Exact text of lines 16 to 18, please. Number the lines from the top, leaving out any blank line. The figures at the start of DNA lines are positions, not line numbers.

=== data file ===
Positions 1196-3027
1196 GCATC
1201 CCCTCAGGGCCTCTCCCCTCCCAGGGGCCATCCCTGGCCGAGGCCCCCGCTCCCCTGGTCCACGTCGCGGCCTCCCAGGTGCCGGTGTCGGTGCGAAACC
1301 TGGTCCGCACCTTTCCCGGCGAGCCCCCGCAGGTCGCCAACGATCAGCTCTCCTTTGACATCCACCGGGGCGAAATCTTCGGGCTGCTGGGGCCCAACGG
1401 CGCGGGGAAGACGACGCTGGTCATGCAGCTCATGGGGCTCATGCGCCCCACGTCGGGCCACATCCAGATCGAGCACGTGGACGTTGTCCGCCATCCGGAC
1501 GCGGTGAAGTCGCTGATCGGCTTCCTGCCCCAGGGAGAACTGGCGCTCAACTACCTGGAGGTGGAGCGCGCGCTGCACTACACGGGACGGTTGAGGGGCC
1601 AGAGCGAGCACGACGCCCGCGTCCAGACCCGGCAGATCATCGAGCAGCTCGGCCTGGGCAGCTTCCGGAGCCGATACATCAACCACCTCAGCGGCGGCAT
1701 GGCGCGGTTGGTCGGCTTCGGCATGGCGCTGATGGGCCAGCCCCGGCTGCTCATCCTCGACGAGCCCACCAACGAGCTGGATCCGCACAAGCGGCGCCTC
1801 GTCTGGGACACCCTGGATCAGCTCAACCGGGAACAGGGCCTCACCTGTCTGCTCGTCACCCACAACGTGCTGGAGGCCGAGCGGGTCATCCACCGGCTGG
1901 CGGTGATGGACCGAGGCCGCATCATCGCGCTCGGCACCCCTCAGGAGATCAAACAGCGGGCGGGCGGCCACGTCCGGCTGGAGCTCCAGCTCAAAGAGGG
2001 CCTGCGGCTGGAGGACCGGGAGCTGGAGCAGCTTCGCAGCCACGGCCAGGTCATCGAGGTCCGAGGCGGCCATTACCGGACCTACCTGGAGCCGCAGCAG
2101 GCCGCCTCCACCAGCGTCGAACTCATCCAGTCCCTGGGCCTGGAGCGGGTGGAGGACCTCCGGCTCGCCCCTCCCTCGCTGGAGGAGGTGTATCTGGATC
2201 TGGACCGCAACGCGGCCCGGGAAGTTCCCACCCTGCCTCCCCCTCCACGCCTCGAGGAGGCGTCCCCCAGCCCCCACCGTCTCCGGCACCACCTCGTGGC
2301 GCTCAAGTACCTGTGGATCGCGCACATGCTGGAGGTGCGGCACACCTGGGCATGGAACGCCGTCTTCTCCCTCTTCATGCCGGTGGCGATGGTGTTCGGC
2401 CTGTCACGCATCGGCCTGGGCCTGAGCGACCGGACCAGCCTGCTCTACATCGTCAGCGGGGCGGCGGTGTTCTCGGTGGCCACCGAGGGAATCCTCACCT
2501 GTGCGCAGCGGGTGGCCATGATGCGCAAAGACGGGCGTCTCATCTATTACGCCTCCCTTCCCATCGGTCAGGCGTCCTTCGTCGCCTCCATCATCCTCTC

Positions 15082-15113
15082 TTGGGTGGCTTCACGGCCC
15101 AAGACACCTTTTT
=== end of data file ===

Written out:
2501 GTGCGCAGCGGGTGGCCATGATGCGCAAAGACGGGCGTCTCATCTATTACGCCTCCCTTCCCATCGGTCAGGCGTCCTTCGTCGCCTCCATCATCCTCTC

Positions 15082-15113
15082 TTGGGTGGCTTCACGGCCC